Lupus Foundation of America (LFA) Congratulates the Ad Council and HHS' Office on Women's Health for Launching New National Lupus Awareness CampaignMarch 31, 2009
LFA Spokesperson Mercedes Yvette Helps Launch Campaign
(Washington, DC) – The Lupus Foundation of America (LFA) congratulates the Ad Council and the U.S. Department of Health and Human Services’ Office on Women’s Health (OWH) on the launch today of a new national campaign on lupus. The LFA was the Founding Partner with the OWH for the first-ever Ad Council campaign on lupus, directed toward individuals most at risk for developing the disease -- young women of childbearing age.
LFA national spokesperson, actress/model Mercedes Yvette, participated in media interviews and a kick-off event for the campaign held at the U.S. Department of Health and Human Services this morning. In 2004, as a contestant and runner-up on America’s Next Top Model, Mercedes revealed to a nationwide television audience that she has lupus. Since assuming her role with the LFA, Mercedes has participated in several national television appearances to promote awareness of lupus, and joined with other lupus advocates on Capitol Hill to seek increased federal funding for research on lupus.
"I am honored to be a part of the campaign and help raise awareness of a disease that has long been overshadowed and overlooked," said Mercedes Yvette, LFA spokesperson and actress/model. "I also want to represent a positive image to others with lupus, and encourage them to lead a full and productive life, and strive for their goals despite the many challenges of living with lupus."
A national poll conducted for the Ad Council revealed that 80 percent of Americans know little or nothing about lupus, or its potentially devastating health effects, demonstrating the necessity and urgency of the campaign. In addition, a U.S. Centers for Disease Control and Prevention (CDC) report showed deaths attributed to lupus increased 60 percent over a 20-year period, with the largest increase among African American women. The CDC report found that one-third of deaths occurred among individuals younger than 45 years of age, and suggested increased awareness of lupus, early diagnosis, and treatment of the disease can reduce the number of lupus-related deaths.
"The Ad Council campaign addresses the critical need to raise awareness among the public about lupus, and ultimately increase early diagnosis to prevent the life-threatening consequences of lupus," said Sandra C. Raymond, LFA President and CEO. "We are thrilled to be a part of this campaign and congratulate the OWH and the Ad Council on this exciting achievement."
Lupus is an acute and chronic (lifelong) autoimmune disease in which the immune system is unbalanced, causing inflammation and tissue damage to virtually every organ system in the body. Its health consequences may include heart attacks, strokes, seizures, or organ failure. More than 90 percent of the people with lupus are women. Lupus is two to three times more common among African Americans, Hispanics/Latinos, Native Americans, and Asians -- a disparity that remains unexplained.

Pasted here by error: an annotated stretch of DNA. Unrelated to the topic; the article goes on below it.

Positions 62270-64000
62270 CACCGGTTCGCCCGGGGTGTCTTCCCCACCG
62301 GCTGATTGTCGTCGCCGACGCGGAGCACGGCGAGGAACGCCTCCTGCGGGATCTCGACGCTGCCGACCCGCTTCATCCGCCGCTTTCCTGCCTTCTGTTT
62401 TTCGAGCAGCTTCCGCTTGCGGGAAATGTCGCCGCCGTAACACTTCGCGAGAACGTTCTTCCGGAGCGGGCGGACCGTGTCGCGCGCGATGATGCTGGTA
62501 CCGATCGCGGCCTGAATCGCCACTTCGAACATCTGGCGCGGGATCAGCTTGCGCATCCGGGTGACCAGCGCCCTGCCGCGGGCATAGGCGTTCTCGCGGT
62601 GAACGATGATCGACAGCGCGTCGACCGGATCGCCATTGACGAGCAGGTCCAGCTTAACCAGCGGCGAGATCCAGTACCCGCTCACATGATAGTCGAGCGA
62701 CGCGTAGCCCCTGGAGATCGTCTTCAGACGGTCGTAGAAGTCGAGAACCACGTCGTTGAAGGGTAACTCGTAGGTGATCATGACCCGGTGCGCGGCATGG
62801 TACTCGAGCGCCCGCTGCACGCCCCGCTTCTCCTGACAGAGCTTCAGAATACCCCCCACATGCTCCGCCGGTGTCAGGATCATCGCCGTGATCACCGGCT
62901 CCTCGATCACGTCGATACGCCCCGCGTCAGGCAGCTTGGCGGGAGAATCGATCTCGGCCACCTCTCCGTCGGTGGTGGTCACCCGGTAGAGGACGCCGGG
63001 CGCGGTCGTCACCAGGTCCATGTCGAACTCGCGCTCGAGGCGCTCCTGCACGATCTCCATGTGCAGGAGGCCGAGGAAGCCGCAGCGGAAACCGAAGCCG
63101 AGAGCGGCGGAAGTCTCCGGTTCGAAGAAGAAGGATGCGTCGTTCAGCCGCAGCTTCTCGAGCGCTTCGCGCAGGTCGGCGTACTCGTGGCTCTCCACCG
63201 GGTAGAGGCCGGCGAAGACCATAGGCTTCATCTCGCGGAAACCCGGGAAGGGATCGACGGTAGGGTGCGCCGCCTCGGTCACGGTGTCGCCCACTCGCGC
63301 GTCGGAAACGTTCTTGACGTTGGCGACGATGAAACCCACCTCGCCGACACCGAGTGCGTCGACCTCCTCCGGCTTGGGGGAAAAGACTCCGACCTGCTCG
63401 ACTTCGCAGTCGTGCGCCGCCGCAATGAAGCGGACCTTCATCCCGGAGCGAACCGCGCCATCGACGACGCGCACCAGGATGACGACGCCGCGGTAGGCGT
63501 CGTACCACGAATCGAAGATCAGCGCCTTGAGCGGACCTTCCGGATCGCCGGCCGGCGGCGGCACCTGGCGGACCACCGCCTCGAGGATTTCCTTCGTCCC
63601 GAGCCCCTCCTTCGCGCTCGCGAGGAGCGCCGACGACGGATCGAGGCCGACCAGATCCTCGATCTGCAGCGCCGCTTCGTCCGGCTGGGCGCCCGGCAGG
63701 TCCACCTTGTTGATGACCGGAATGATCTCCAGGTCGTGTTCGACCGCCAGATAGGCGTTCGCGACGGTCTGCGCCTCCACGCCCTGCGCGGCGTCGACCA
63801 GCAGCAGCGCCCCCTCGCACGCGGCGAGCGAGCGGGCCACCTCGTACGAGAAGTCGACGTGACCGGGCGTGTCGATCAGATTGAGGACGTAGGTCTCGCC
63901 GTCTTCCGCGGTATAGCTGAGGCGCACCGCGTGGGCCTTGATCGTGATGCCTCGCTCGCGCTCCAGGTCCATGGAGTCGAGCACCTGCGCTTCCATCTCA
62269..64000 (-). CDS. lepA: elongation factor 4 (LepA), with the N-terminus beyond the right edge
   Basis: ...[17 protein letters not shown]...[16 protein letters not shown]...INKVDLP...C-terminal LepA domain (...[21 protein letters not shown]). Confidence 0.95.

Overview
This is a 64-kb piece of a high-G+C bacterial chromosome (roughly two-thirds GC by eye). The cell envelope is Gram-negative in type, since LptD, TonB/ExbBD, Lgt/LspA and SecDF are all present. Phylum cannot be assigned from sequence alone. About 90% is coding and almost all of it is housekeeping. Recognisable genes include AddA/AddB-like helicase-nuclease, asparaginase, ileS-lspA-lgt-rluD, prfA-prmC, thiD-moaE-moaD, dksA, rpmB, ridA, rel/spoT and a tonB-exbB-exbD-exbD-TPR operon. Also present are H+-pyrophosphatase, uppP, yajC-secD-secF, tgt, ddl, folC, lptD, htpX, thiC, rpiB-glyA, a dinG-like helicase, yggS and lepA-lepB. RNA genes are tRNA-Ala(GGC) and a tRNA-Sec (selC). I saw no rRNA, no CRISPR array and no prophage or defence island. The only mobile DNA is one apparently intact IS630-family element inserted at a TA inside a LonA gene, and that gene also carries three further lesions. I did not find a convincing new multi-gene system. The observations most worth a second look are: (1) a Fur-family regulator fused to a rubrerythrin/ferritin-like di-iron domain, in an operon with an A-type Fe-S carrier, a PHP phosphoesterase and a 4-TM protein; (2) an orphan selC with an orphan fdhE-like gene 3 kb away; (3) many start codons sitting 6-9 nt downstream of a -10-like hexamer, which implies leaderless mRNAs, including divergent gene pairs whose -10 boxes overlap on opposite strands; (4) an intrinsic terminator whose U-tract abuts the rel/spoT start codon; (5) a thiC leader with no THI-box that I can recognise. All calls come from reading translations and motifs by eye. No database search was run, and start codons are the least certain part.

More than half of the people with lupus suffered from symptoms for four or more years before they were diagnosed. The campaign message "Could I have lupus?" urges individuals who may be experiencing symptoms to ask their doctor about lupus. The campaign has a website, couldihavelupus.gov, that provides information about lupus symptoms and health effects and personal stories submitted by women affected by lupus.
"Sometimes people with lupus can become very ill without realizing it," said Joan Merrill, M.D., LFA Medical Director. "This can lead to damage in vital organs such as the kidneys, the heart, the lungs or the brain. Public awareness about lupus is critical to getting people properly diagnosed and treated earlier in the course of disease, before permanent damage occurs. It has been very difficult to get new treatments developed for lupus but there is some progress, and we need to get people access to current information about what is available and what is being studied to try to improve the treatments."
The LFA has expanded its online resources to include an interactive tool and symptom checklist, launched a new education series of booklets and fact sheets, and enhanced its network of health educators to meet an expected increase in the number of people seeking information and services as a result of the campaign. Working with renowned lupus experts, the LFA has compiled the latest information to answer questions about symptoms, diagnosis, and treatment options. Our nationwide network of chapters will also conduct outreach on a local level to raise awareness of the campaign within their communities.
The LFA website, www.lupus.org, has an extensive library of free online resources, including transcripts from webchats with lupus experts, message boards, and enewsletters. To obtain free information on lupus symptoms, diagnosis, and treatment options by mail, call the LFA toll-free at 1-888-38LUPUS (888-385-8787) or contact the nearest LFA office. A list of offices appears on the LFA website.
About the Lupus Foundation of America
The LFA is the foremost national nonprofit voluntary health organization dedicated to finding the causes of and cure for lupus, and providing support, services, and hope to all people affected by lupus. Founded in 1977, the LFA has a nationwide network of nearly 300 chapters and support groups and operates programs of research, education, and advocacy.
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